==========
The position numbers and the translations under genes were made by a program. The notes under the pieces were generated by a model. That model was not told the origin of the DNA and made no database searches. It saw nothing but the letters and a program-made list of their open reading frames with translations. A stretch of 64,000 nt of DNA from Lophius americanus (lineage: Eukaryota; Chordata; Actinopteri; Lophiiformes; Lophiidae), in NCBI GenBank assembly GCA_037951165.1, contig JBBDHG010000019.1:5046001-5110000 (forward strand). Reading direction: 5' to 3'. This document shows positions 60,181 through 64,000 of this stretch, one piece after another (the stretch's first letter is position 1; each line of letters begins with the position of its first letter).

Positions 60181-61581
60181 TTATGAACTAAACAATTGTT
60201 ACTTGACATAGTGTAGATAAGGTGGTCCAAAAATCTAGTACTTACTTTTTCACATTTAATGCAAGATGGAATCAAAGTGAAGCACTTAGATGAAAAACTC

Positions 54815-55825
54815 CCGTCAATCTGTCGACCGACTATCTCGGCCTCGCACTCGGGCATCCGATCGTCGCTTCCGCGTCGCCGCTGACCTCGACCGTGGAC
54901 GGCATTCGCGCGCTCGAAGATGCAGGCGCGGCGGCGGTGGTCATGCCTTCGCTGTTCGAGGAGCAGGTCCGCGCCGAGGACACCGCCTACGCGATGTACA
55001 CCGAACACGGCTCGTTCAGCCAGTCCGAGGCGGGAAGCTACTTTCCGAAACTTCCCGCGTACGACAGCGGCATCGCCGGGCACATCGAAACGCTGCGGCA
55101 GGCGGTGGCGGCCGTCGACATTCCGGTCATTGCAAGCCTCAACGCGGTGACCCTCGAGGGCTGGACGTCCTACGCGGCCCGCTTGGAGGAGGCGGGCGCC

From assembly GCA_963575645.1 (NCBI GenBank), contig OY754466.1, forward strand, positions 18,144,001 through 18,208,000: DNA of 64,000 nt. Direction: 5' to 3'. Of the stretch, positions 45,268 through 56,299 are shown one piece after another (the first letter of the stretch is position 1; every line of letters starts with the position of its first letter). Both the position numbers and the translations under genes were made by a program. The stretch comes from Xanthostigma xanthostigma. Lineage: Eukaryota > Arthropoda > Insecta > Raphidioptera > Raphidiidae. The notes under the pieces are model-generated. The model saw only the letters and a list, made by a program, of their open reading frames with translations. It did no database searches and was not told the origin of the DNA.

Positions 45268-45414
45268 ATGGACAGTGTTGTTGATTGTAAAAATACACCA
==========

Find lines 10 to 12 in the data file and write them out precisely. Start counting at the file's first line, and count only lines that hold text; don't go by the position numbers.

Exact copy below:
From assembly GCA_963575645.1 (NCBI GenBank), contig OY754466.1, forward strand, positions 18,144,001 through 18,208,000: DNA of 64,000 nt. Direction: 5' to 3'. Of the stretch, positions 45,268 through 56,299 are shown one piece after another (the first letter of the stretch is position 1; every line of letters starts with the position of its first letter). Both the position numbers and the translations under genes were made by a program. The stretch comes from Xanthostigma xanthostigma. Lineage: Eukaryota > Arthropoda > Insecta > Raphidioptera > Raphidiidae. The notes under the pieces are model-generated. The model saw only the letters and a list, made by a program, of their open reading frames with translations. It did no database searches and was not told the origin of the DNA.

Positions 45268-45414
45268 ATGGACAGTGTTGTTGATTGTAAAAATACACCA